The mature male Tibetan Mastiff stands a minimum of 26 inches at the withers; bitches must be a minimum of 24 inches in height. Adults typically weigh between 140 and 180 pounds, although the breed used to be bigger than it is today, with records of weights over 220 pounds. Its double coat is unusually thick, straight and hard, forming a mane about the neck particularly in males. The Tibetan Mastiff’s tail and legs are heavily feathered. It sheds its coat once a year and requires regular brushing. The preferred coat color is black-and-tan, although other colors ranging from black to golden also appear in the breed.

Highlights
  • Be mindful the your small, cute teddy bear of a puppy will grow into a 75 to 160 pound dog. The Mastiff's size makes him unsuited for apartment living.
  • Tibetan Mastiffs are usually active in the morning and evening. If your schedule doesn't allow you to exercise them during these times, this may not be the breed for you.
  • They are generally calm indoors.
  • The Tibetan Mastiff should not be left to live outside. He's a companion dog and thrives in the presence of his family.
  • Because of his protective nature, a Tibetan Mastiff should never be walked off leash. Vary his walks so he doesn't become territorial over a specific route.
  • Tibetan Mastiffs are highly intelligent, independent, and stubborn, yet sensitive to human moods. They will become upset if you yell at or discipline your children or argue with your spouse. They enjoy your company but are never fawning.
  • This is not the breed for people who wish to compete in dog sports such as agility or obedience.
  • Tibetan Mastiffs who are left outdoors at night will bark to let you know they're on the job — so don't leave them outdoors at night. On the upside, they are generally quiet during the day.
  • Tibetan Mastiffs shed little, except for once a year.  They require weekly brushing, except during their seasonal shed, when they should be brushed more frequently.
  • The Tibetan Mastiff needs early socialization that should continue throughout his life. Without it, he can be inappropriately aggressive toward dogs and people he doesn't know. Socialization helps him learn discrimination, which is essential for a guardian breed.
  • The Tibetan Mastiff is not recommended for a timid or first-time owner. This breed needs a confident trainer who is consistent and firm but also loving. The Tibetan Mastiff is strong-willed and will test whether you really mean what you say.
  • Tibetan Mastiffs can become bored without proper physical and mental stimulation. This can lead to destructiveness, barking, and other negative behaviors. If you're interested in owning a Tibetan Mastiff, please bear in mind that you'll lose at least a few items to his sharp teeth before he reaches three years of age.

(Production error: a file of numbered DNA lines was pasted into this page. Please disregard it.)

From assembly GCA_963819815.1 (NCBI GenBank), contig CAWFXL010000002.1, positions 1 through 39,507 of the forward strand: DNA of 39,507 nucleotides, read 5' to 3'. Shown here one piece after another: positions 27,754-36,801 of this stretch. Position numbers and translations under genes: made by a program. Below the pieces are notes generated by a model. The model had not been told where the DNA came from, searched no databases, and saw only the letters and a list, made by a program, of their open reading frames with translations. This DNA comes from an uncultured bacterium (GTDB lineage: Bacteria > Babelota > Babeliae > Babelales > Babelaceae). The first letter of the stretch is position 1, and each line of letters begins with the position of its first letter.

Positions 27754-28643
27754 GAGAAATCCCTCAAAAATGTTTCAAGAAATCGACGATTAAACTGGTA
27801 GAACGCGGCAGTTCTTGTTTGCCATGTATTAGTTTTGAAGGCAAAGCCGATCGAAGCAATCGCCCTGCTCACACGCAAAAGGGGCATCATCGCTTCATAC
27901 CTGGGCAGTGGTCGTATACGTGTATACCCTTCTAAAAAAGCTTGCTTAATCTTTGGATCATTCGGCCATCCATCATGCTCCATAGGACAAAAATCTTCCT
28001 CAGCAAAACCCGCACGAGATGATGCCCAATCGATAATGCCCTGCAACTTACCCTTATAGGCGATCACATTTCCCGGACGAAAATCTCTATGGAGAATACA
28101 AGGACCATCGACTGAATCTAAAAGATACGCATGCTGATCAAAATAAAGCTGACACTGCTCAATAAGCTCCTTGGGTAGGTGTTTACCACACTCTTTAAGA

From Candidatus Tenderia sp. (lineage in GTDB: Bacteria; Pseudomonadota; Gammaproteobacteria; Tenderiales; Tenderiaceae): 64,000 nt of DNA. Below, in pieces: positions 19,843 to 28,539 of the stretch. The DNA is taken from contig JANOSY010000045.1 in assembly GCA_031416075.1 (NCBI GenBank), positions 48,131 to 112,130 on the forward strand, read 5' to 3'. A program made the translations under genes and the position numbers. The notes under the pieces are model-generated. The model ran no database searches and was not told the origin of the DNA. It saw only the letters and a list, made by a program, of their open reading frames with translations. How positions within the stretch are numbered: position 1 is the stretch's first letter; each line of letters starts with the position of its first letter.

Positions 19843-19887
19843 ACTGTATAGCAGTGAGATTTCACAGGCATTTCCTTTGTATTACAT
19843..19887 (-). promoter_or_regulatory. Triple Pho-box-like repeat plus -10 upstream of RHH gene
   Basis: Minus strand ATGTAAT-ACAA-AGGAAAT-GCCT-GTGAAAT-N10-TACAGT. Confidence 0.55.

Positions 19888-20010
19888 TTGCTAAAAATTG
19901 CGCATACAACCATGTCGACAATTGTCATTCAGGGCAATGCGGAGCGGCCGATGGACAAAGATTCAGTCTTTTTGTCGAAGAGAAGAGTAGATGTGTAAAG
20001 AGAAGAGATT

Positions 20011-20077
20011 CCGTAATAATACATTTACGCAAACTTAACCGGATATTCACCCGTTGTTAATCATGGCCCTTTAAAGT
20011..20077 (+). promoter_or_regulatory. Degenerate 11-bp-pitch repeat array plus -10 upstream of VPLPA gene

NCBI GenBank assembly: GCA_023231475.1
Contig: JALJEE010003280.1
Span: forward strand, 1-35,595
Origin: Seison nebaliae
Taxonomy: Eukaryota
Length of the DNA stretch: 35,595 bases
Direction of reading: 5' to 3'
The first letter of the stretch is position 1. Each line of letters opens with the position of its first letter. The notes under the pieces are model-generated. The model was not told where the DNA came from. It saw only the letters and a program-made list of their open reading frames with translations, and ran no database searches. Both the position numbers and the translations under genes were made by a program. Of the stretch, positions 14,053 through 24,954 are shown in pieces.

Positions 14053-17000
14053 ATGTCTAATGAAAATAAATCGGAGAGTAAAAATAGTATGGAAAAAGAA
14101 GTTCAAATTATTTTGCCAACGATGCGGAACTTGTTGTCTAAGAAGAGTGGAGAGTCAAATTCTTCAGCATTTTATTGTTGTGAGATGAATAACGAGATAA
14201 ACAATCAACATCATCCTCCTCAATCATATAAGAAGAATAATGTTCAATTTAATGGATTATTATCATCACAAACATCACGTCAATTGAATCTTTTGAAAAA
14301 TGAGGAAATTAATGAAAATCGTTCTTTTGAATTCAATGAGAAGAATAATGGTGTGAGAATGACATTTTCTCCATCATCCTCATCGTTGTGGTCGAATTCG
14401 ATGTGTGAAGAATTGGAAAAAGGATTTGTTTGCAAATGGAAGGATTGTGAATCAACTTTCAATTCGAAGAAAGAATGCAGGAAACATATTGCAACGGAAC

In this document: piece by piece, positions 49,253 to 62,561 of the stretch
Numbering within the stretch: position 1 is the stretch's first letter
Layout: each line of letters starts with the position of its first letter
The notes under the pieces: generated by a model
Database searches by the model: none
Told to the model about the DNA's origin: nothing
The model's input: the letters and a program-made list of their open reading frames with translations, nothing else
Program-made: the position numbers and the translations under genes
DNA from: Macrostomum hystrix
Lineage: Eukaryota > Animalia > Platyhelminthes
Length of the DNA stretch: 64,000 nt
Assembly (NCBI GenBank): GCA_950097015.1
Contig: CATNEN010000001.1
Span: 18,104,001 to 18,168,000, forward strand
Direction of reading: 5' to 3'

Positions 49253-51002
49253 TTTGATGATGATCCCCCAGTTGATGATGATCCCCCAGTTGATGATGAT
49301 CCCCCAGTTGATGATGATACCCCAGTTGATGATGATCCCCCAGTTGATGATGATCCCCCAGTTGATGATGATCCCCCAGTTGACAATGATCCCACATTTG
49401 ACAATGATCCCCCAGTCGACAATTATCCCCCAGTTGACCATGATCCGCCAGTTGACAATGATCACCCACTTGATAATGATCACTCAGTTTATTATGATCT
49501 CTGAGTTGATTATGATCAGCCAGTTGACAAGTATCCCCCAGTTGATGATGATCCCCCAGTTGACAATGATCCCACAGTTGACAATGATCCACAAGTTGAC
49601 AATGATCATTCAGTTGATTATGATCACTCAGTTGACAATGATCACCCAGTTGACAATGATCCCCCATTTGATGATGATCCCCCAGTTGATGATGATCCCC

• Tibetan Mastiffs can do well with children if they're raised with them, but they can mistake the yelling, screaming, and playing of children as a sign of aggression that requires action on their part. They may not warm up to neighborhood kids. They are not recommended for homes with young children.
  • Never buy a Tibetan Mastiff from a puppy mill, a pet store, or a breeder who doesn't provide health clearances or guarantees. Look for a reputable breeder who tests her breeding dogs to make sure they're free of genetic diseases and of sound temperament.
Other Quick Facts:
  • The Tibetan Mastiff has a long double coat that comes in black, chocolate brown, or slate gray, with or without tan markings, or in various shades of red or gold.
  • The Tibetan Mastiff is a primitive breed. Unlike more domesticated dogs, he goes through a heavy shed only once a year.
Breed standards
AKC group: Working Group
UKC group: Guardian Dog Group
Average lifespan: 13 - 15 years
Average size: 140 - 220 pounds
Coat appearance: Very thick and heavy double coat
Coloration: Black, brown, blue-gray, gold and sable. May have cream, white or red markings.
Hypoallergenic: No
Other identifiers: Large-sized dog with large bone structure; heavy, over-sized head that may present some wrinkling; strong muzzle; brown, deep-set eyes; pendant, V-shaped ears; cat-like feet; and feathered tail
Possible alterations: May have a silky or curly coat.
Comparable Breeds: Newfoundland, Great Pyrenees

History            
  Originating in Tibet , the Tibetan Mastiff came into being thousands of years ago. This breed was used to protect Tibetan monasteries, and guard villages and livestock from wolves, leopards and other predators. They lived comfortably in the Himalayan Mountains, thanks to their thick, heavy coat.
  This breed was kept hidden from most of the world, as Westerners weren’t allowed to visit Tibet. The first English recording of the breed is from 1828, when King George IV gifted a “Thibet Mastiff or Watch Dog” to the London Zoo. The breed’s appearance in North America was thanks to the Dalai Lama, who gave a pair to President Eisenhower in the late 1950s.
  Sadly, the Tibetan Mastiff almost became extinct when communist Chinese claimed control of Tibet. During this time, it was ordered that dogs be beaten to death by their owners, or else their owners would be beaten to death for disobeying. As a result, almost all native Tibetan breeds were lost. Fortunately, a few survived and were bred in secret. And now, across the world, fanciers of this noble breed are working to strengthen their numbers.